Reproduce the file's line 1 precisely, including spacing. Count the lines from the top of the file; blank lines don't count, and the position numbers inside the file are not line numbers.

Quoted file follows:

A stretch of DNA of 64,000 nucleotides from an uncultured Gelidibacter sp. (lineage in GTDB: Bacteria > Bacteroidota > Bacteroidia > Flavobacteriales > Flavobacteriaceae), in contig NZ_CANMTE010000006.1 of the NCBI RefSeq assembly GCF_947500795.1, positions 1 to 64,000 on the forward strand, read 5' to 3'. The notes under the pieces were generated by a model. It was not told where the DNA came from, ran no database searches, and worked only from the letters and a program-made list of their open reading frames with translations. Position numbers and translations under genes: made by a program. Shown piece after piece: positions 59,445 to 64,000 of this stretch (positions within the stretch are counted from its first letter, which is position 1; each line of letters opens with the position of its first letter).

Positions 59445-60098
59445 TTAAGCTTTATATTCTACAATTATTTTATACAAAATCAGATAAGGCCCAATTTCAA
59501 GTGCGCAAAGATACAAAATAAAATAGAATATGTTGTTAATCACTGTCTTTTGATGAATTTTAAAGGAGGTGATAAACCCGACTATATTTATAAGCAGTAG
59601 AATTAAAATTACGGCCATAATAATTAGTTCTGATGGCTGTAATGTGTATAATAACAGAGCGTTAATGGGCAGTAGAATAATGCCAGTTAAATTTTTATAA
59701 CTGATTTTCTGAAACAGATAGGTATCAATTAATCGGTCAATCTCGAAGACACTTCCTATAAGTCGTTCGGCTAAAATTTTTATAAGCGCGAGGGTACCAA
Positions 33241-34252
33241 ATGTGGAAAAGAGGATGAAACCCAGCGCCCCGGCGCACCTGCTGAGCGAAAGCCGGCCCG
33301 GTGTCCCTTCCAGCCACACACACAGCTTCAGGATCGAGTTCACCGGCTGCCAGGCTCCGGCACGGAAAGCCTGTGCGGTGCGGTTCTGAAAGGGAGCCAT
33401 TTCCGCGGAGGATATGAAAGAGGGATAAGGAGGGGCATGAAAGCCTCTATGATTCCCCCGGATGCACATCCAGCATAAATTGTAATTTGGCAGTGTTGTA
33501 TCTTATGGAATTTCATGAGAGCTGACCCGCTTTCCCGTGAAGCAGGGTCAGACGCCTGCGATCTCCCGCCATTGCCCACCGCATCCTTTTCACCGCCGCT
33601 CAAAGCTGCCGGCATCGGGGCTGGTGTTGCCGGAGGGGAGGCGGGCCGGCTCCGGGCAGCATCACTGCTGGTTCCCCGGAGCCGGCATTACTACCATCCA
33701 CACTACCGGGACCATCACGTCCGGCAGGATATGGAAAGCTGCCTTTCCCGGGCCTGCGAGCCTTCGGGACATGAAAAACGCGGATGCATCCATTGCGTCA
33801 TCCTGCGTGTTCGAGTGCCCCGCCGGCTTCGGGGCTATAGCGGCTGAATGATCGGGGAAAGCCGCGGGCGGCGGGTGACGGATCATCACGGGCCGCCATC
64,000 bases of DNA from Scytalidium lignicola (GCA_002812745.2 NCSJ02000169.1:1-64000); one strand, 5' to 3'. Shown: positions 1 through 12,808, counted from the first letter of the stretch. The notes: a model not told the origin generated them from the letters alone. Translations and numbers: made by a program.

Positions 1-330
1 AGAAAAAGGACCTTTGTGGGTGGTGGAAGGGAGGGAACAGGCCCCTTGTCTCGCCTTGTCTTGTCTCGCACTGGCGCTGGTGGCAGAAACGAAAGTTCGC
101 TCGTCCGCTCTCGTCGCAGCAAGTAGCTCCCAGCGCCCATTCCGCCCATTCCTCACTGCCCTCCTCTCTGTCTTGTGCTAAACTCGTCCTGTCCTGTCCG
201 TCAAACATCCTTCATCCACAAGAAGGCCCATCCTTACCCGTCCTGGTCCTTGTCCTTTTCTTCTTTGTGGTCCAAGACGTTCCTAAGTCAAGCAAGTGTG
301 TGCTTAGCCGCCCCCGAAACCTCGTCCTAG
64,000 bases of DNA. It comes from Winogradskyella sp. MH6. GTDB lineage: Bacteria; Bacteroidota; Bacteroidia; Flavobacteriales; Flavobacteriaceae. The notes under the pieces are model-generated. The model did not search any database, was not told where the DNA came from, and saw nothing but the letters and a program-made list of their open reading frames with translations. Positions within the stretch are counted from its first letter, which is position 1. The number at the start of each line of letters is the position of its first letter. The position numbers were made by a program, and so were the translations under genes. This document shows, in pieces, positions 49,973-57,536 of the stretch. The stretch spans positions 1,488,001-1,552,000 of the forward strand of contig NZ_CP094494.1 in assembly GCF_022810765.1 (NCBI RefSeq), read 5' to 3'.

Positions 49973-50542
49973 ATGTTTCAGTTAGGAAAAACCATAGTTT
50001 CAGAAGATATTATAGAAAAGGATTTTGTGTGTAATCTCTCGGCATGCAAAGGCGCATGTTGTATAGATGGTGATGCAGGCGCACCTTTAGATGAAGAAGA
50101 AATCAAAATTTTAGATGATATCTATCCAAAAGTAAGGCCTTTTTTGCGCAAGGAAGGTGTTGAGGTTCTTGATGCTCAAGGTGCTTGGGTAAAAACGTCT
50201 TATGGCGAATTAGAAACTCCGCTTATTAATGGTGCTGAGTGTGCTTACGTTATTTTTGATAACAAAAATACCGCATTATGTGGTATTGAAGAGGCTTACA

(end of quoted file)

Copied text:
A stretch of DNA of 64,000 nucleotides from an uncultured Gelidibacter sp. (lineage in GTDB: Bacteria > Bacteroidota > Bacteroidia > Flavobacteriales > Flavobacteriaceae), in contig NZ_CANMTE010000006.1 of the NCBI RefSeq assembly GCF_947500795.1, positions 1 to 64,000 on the forward strand, read 5' to 3'. The notes under the pieces were generated by a model. It was not told where the DNA came from, ran no database searches, and worked only from the letters and a program-made list of their open reading frames with translations. Position numbers and translations under genes: made by a program. Shown piece after piece: positions 59,445 to 64,000 of this stretch (positions within the stretch are counted from its first letter, which is position 1; each line of letters opens with the position of its first letter).